Entrepreneurial

Startup Toovio offers “Minority Report”-type ad service for retailers

Big Brother has the capability to watch – and respond to – your every spending move. That’s the premise behind Toovio, a startup that has created technology to help retailers and other consumer-facing companies market personalized offers to their customers in real time.

Think of the scene in the film “Minority Report”, when Tom Cruise’s character is walking through a mall while his eyes are getting scanned and he is being bombarded by a slew of personalized 3D ads.

“We call it offer orchestration,” said Toovio’s CEO Josh Smith, 31, of the capabilities that allow companies to communicate custom offers over a range of channels that include checkout, website, kiosk and customer-service call centers.

“We have visibility into their (customers’) previous behavior,” he said. “There’s learning, based on whatever interaction is happening, and we’re getting smarter – hopefully driving revenue.”

Toovio, which already has a number of small to mid-sized companies in the U.S. and Europe using its technology, will next month test a service that takes advantage of mobile apps that consumers download on their smart phones.

10 marketing lessons for early stage tech startups

– Mark Suster is a former serial entrepreneur and a partner at Los Angeles-based venture capital firm GRP Partners. This article originally appeared on Suster’s blog “Both Sides of the Table”. The views expressed are his own. –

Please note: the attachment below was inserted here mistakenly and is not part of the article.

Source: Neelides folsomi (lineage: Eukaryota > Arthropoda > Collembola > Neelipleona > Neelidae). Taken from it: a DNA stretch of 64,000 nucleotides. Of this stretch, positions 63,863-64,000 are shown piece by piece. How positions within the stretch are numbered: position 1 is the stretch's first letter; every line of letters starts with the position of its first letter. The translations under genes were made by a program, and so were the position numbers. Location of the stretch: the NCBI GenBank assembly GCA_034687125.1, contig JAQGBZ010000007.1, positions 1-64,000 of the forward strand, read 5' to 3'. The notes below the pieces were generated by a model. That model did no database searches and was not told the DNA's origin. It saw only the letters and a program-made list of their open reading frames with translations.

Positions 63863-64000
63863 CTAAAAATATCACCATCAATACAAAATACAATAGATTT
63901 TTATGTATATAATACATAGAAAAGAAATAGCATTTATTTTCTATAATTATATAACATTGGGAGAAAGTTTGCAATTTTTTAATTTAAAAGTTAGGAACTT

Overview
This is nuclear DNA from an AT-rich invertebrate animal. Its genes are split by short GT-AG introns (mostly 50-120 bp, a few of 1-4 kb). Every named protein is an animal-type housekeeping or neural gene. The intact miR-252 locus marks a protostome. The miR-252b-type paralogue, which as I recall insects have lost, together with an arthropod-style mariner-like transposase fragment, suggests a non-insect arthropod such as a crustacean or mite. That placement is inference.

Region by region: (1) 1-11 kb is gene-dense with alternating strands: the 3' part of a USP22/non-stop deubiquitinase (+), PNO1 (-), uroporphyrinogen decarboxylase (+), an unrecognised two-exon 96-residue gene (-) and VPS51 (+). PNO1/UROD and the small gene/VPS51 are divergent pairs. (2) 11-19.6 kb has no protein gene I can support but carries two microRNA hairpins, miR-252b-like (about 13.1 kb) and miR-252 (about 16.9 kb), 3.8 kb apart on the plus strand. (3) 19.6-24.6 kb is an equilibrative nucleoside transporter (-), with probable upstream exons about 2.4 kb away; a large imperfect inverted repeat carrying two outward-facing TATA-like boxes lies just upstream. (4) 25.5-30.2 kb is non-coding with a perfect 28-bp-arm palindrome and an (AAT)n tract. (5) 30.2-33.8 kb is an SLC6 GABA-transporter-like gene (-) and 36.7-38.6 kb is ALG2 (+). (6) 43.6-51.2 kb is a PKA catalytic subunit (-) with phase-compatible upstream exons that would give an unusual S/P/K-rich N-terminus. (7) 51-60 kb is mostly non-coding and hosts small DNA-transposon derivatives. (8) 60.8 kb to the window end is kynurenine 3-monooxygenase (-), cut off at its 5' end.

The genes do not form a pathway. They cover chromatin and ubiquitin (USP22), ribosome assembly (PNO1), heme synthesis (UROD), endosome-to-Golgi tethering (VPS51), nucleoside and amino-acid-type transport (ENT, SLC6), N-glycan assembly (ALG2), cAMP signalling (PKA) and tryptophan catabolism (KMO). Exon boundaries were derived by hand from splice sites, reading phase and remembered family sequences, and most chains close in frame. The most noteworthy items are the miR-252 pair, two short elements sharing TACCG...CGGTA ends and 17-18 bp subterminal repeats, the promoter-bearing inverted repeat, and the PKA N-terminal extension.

I made every textbook mistake at my first startup, which is why I believe I was much more effective at my second one. I have adopted the motto “good judgment comes from experience, but experience comes from bad judgment.” We need to learn from doing, by trial and error.

If I can help you avoid some of my first-time mistakes it would be a victory. The following are some lessons I learned about early-stage startup marketing. Because market is such a broad topic, I’m restricting these lessons to PR marketing (as opposed SEO, SEM, product marketing, etc.).

GroupPrice targets small business with daily deals

Price and value is what led Chris Gafoor to purchase a press release distribution plan from GroupPrice.

“It gives you more bang for your buck,” said the president and CEO of Miami-based BluStar Media Inc, who paid $39 for a GroupPrice deal that he estimated would have cost $200 elsewhere. The deal guaranteed Gafoor’s company a minimum of 5,000 views of its press release in 30 days.

GroupPrice is a business-to-business version of the group-buying trend that offers deals specifically for Internet-based small businesses. Van Jepson, CEO of the Redwood City, California-based firm, got the idea for the business when he ran a previous Web company.